Terminated Processing Agreement and Closed Merchant Account

account-closed

What to Do When Your Merchant Account Has Been Closed

The world is ending. Your merchant account has been closed. What do you do now?!

If you suspect your acquiring bank is going to close your account, your acquirer has issued a notice for an upcoming closure, or your processing agreement has actually been terminated, there are several things you need to know.

A terminated processing agreement and closed merchant account has several long-term ramifications that will impact how a business operates.

Merchant Accounts Are a Line of Credit

The first thing business owners need to understand is that a merchant account isn’t a depository account like a consumer checking or savings account. A merchant account is a line of credit. In fact, there are two lines of credit used to facilitate a single credit card transaction.

The customer first takes advantage of the line of credit made available by the card network (Visa, MasterCard). The card network extends credit to the cardholder by making the payment on the cardholder’s behalf. Later, the cardholder repays the network after receiving the monthly statement.

Because the card network extends credit to the cardholder, the acquiring bank must also extend credit to the merchant. The acquirer deposits funds into the merchant account before the cardholder has actually made payment.

There is always risk associated with any line of credit; merchant accounts are no exception. There are several high-risk situations that could happen in the period of time between the acquirer’s deposit in the merchant account and the cardholder’s payment. All of these situations would cause significant losses for the acquirer.

  • The merchant could go out of business.
  • Chargeback costs could exceed the account balance.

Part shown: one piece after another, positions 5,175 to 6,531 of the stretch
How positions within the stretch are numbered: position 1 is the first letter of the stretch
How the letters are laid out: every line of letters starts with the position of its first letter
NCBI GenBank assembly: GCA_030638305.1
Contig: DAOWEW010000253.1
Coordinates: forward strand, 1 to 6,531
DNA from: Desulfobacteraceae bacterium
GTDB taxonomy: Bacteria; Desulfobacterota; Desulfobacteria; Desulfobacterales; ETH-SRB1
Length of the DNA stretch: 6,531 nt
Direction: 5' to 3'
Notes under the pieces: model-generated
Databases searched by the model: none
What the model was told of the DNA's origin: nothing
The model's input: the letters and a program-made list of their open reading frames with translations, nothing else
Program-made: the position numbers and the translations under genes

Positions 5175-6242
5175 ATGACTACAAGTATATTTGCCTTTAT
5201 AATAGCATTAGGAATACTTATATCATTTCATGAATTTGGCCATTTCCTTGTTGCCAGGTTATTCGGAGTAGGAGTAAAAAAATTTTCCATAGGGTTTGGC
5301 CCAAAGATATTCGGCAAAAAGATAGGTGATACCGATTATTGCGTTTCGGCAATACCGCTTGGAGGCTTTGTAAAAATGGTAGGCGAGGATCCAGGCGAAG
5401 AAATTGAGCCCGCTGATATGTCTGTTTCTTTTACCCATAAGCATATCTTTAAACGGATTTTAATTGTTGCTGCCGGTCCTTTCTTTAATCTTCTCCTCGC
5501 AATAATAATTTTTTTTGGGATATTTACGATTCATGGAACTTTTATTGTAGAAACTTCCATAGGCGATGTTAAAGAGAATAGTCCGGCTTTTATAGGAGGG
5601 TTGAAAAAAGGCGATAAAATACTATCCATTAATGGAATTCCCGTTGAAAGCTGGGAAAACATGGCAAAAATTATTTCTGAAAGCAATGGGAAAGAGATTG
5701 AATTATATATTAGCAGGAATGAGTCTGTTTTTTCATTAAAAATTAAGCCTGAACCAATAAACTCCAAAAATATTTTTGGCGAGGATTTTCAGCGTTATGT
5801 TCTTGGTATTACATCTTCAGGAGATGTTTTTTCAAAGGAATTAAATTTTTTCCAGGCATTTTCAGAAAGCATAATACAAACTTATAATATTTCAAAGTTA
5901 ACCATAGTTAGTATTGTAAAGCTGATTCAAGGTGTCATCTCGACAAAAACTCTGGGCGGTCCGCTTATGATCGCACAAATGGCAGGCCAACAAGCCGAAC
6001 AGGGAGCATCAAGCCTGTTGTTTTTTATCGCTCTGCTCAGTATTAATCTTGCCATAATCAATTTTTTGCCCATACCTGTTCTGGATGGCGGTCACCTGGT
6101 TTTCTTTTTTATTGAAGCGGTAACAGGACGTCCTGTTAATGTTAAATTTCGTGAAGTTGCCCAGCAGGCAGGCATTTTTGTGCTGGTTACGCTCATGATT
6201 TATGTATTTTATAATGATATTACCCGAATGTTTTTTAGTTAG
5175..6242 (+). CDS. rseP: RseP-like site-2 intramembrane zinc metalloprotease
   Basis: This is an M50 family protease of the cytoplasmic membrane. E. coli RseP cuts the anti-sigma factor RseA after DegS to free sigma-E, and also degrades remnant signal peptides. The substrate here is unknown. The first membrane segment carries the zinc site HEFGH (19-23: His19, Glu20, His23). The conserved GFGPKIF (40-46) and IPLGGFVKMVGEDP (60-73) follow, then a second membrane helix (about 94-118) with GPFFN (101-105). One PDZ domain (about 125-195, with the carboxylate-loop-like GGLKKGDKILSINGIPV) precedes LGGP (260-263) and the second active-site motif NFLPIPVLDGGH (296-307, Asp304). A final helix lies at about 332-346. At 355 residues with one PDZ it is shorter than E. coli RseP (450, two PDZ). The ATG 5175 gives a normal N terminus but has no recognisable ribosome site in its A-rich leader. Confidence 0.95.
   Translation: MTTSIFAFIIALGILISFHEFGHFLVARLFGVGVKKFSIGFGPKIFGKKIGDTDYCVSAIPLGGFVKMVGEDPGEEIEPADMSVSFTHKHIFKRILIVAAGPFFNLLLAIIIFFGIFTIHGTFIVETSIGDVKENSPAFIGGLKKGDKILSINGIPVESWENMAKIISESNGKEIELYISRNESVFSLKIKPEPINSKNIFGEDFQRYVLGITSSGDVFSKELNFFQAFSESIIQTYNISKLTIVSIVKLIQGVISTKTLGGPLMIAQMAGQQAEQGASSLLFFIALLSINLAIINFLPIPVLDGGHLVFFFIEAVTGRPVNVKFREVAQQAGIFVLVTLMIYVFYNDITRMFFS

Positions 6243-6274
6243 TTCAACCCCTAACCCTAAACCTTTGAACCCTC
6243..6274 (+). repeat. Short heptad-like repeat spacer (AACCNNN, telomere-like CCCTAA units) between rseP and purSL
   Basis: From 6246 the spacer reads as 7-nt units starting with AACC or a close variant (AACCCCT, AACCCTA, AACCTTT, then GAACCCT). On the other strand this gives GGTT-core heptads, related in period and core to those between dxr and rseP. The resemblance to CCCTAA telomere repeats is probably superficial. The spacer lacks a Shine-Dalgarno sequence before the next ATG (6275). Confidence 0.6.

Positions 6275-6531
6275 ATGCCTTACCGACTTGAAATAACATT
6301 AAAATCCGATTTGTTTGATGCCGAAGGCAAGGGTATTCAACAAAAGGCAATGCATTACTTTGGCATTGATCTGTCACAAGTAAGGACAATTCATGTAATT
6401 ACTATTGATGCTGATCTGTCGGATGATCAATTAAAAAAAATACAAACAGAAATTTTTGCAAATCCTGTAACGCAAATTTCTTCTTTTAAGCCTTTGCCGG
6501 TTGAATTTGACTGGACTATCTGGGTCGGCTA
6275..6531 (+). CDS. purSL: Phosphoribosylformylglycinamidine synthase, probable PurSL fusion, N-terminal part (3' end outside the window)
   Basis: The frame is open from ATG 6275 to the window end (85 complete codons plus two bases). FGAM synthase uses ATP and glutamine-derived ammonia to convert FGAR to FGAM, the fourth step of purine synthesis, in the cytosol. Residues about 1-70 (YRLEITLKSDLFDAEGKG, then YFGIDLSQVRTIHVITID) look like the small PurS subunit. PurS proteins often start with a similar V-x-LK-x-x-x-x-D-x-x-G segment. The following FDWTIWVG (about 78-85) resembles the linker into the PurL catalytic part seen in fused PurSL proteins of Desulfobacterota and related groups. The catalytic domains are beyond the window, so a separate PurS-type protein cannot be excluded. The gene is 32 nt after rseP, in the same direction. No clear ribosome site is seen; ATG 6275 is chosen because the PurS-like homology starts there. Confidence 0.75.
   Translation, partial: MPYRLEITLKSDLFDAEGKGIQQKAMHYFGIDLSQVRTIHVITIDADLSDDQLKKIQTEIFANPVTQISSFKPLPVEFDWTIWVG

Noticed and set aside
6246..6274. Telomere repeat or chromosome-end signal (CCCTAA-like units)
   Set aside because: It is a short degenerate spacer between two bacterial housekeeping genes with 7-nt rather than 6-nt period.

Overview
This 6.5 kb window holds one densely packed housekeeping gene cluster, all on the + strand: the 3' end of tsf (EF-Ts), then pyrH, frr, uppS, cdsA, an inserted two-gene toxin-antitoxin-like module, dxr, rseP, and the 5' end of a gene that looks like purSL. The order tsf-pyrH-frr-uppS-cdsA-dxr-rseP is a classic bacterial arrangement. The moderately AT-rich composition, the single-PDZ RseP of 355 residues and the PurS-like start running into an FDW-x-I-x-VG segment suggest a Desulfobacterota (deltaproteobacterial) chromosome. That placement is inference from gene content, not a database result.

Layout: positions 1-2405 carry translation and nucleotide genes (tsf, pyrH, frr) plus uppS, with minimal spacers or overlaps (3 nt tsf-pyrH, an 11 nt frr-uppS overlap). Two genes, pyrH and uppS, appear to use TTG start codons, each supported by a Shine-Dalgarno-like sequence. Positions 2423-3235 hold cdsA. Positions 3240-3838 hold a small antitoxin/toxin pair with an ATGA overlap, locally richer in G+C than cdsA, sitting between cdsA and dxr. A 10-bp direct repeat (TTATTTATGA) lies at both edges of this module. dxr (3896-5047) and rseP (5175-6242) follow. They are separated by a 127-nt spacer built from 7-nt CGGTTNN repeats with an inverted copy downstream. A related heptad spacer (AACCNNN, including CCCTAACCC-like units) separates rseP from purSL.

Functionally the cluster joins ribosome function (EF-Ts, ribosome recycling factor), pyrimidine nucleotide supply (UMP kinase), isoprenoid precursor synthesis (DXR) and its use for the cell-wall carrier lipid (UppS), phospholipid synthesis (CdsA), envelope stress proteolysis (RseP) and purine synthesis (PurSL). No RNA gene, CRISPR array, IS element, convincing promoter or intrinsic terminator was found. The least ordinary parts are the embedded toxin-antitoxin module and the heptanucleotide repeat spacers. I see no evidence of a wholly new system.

• The merchant could engage in fraud, intentionally cheating customers and the bank.

Acquirers rightfully look after their own assets. If the bank suspects elevated risk brought about by a particular merchant, the safest option is to simply terminate the processing agreement and close the merchant account.

Why Merchant Accounts Are Closed

A canceled merchant account usually results from one of three things:

  1. Suspicious Merchant Activity: There are several ways merchants might choose to breach the terms of their merchant processing agreement. This might include depositing transactions on behalf of another merchant or maintaining multiple merchant accounts (acquirers usually require merchants to refrain from simultaneously having active accounts with other acquirers).
  2. Fraud: If a merchant is committing fraud, the acquirer will understandably terminate the account. Examples of fraud include misusing credit card information, making fraudulent transactions, overcharging customers, not delivering merchandise and using misleading advertising.
  3. Chargebacks: Chargebacks, or forced credit card refunds, are the leading cause of terminated processing agreements.

The Role Chargebacks Play

subjective_riskIt is important to remember acquiring banks and processors are like any other business; they must carefully assess risk in relation to profitability. Therefore, a processing agreement will be terminated before the risky merchant can become a liability.

Unfortunately, “risk” is a subjective term; it is defined differently by each processor and bank. However, it is safe to say all payment industry members definitely view high chargeback rates as risky.

The majority of canceled merchant accounts are caused by excessive chargeback levels. The networks usually require merchants to keep their chargeback ratio below 1-2% (be sure to check the specifics regarding MasterCard chargeback thresholds and Visa chargeback thresholds).

However, it’s probable that a merchant account will be closed long before the card networks’ thresholds have been breached.


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Revenue Holds: The First Sign of Trouble

Merchant account reserves are common practice for high risk payment processing. Because of the increased risk level, acquirers withhold a portion of the merchant’s revenue to cover potential losses. The bank will use the reserve account to cover losses if the operating account doesn’t have sufficient funds.

The amount to be withheld will be laid out in the merchant agreement. Some banks will require a reserve upfront. For example, the merchant might be required to provide the equivalent of one to two months’ worth of anticipated sales. Or, a rolling reserve will hold back a percentage of sales each month.

Other times, the need for a reserve account could be triggered by seemingly risky behavior. For example:

  • A sudden spike in the number of transactions made each month
  • Higher-than-normal transaction amounts
  • Increased amount of chargebacks
  • A high number of “unauthorized transaction” claims